Hunting to continue on National Trust land after campaign to overturn cruelty fails key member vote

Hunting to continue on National Trust land after campaign to overturn cruelty fa
Monday, 23 October, 2017

Foxes will continue to be cruelly chased or killed on National Trust property after a move to ban trail hunting on the organisation’s land failed to pass, despite a majority of members voting for the motion at its Annual General Meeting today (Saturday).

The so-called ‘sport’ of trail hunting was invented by hunters to circumvent the fox hunting ban introduced with the Hunting Act in 2004, so they could continue to hunt with packs of dogs. Despite the ban trail hunting still leads to foxes being killed and hunters, when caught, will usually claim this is an accident to avoid prosecution.

IFAW campaigns for an end to the cruelty of trail hunting and its use as a false alibi for illegal hunting, and has campaigned for the National Trust to stop supporting these inhumane hunts. Last year, it issued 79 licences for trail hunting, and around a third of all trail hunts happen on National Trust property.

A group of National Trust members, disappointed that the charity enables animal cruelty, tabled a motion to change the organisation’s policy and stop the issuing of trail hunt licences. The motion was voted on at the Annual General Meeting in Swindon but failed to pass despite a majority of members voting in favour of the motion. A total of 28,629 members voted for the ban, versus 27,525 against the ban, but the Chair elected to use 3,460 Discretionary votes (from members who had authorised the Chair to vote on their behalf at will) to block the motion, resulting in a final majority of 299 against the motion.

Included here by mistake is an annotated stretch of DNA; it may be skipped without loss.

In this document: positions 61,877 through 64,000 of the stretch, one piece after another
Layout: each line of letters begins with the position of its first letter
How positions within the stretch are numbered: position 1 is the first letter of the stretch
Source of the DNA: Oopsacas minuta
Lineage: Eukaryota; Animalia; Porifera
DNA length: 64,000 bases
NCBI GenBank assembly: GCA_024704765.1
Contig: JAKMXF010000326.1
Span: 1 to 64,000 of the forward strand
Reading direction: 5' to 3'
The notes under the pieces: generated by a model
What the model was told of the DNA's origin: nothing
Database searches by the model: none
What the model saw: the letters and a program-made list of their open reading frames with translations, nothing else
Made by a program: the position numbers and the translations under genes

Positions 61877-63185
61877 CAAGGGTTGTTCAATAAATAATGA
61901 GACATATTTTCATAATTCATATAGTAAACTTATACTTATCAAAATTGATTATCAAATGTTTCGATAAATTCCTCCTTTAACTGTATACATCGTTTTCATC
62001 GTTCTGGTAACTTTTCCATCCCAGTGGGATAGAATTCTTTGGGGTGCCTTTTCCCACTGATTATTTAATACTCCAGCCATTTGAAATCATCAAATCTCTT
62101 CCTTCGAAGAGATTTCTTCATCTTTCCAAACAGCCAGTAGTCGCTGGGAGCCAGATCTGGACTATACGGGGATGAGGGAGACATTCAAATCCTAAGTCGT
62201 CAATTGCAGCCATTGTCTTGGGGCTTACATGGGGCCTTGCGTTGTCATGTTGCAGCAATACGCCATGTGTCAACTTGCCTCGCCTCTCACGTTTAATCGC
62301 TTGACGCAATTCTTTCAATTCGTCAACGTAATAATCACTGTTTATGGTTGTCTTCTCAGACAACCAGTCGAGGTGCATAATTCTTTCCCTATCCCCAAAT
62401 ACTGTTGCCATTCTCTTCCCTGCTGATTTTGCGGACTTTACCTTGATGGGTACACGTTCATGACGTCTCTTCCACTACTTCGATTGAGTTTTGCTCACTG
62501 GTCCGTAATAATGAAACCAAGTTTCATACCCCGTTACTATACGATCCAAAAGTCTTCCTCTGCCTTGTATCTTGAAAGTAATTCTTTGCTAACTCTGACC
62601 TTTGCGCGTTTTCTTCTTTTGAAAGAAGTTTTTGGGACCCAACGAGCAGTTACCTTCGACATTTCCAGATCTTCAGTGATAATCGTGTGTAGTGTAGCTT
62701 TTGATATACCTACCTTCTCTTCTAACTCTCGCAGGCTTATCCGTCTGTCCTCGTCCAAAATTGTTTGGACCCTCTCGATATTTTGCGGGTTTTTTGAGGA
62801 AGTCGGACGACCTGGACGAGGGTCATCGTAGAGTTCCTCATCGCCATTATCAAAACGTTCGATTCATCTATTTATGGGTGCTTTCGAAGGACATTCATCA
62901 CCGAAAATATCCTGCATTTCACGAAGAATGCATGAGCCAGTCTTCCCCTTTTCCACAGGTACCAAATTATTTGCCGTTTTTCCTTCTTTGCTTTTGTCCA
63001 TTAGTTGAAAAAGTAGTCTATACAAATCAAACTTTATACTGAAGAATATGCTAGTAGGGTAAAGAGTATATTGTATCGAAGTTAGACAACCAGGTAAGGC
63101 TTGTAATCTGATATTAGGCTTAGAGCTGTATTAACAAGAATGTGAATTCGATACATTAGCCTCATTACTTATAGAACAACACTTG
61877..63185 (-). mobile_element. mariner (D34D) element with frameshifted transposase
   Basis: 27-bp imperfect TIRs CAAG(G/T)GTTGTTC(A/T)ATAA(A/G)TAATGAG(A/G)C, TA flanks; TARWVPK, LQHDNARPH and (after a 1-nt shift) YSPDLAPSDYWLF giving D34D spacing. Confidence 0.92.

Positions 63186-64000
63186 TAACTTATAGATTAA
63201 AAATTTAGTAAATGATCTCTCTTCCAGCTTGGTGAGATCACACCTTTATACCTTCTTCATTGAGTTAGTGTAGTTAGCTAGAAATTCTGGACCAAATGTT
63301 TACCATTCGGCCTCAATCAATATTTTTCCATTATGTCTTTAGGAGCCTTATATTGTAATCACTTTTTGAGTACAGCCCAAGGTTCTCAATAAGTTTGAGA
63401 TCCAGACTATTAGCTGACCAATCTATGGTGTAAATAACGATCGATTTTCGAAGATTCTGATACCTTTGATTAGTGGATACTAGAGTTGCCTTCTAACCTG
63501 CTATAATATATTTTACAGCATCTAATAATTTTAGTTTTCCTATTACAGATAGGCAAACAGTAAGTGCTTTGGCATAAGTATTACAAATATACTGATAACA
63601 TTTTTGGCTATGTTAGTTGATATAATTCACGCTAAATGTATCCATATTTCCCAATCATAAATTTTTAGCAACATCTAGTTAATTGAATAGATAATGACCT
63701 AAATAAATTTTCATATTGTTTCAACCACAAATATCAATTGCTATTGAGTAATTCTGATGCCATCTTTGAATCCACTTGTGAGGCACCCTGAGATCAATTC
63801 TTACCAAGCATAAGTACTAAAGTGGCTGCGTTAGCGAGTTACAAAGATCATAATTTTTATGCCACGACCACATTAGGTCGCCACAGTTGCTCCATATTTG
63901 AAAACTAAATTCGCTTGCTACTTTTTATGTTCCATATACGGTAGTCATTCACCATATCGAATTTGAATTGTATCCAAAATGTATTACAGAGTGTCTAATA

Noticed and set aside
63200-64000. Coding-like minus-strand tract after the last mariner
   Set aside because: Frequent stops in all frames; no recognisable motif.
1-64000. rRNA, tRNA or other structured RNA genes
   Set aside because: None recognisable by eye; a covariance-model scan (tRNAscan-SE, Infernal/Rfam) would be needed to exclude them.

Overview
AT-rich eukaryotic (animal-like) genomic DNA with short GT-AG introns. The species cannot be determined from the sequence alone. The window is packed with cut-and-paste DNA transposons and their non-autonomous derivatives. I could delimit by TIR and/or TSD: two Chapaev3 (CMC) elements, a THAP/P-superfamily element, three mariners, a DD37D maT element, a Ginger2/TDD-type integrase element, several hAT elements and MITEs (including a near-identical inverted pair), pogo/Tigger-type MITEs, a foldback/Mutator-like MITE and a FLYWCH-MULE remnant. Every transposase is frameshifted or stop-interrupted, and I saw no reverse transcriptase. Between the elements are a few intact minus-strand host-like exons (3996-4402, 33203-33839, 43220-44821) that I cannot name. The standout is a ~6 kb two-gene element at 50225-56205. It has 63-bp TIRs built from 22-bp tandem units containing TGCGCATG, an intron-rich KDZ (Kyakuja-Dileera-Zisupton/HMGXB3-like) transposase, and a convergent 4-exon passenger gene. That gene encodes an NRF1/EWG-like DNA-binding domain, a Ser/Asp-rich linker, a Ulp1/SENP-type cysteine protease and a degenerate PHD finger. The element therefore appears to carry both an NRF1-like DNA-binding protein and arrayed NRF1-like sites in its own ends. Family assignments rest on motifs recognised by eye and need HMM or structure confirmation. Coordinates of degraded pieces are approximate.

Philip Mansbridge, IFAW UK Director, said: “IFAW is extremely disappointed by the failure of this vote and that the National Trust chose to vote against the will of the majority of its members. It doesn’t make sense for such a much loved institution to continue to support the outdated and inhumane practice of fox hunting in any guise. As an organisation that carries out so much great work preserving our natural heritage and landscape, it is even more shocking that it would enable animal cruelty.

“Despite today’s vote, we urge the National Trust to look long and hard at this issue and the will of its members and we welcome the new guidelines and regulations being put in place to make it harder for those alleging to be trail hunting to do so unrestricted. The National Trust needs to ensure that members and supporters can be confident that by supporting the charity, they are not supporting the cruel chasing or killing of foxes with packs of hounds.”

IFAW conducted the largest and most comprehensive investigation to date into trail hunting and exposed it as a false alibi for illegal fox hunting in its 2015 report, Trail of Lies. A summary of the report can be read here.


For more information or interviews please contact Philip Mansbridge on mobile 07860 920796 or email

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About IFAW (International Fund for Animal Welfare)

Founded in 1969, IFAW rescues and protects animals around the world. With projects in more than 40 countries, IFAW rescues individual animals, works to prevent cruelty to animals, and advocates for the protection of wildlife and habitats. For more information, visit Follow us on social at @action4ifaw and Facebook/IFAW.



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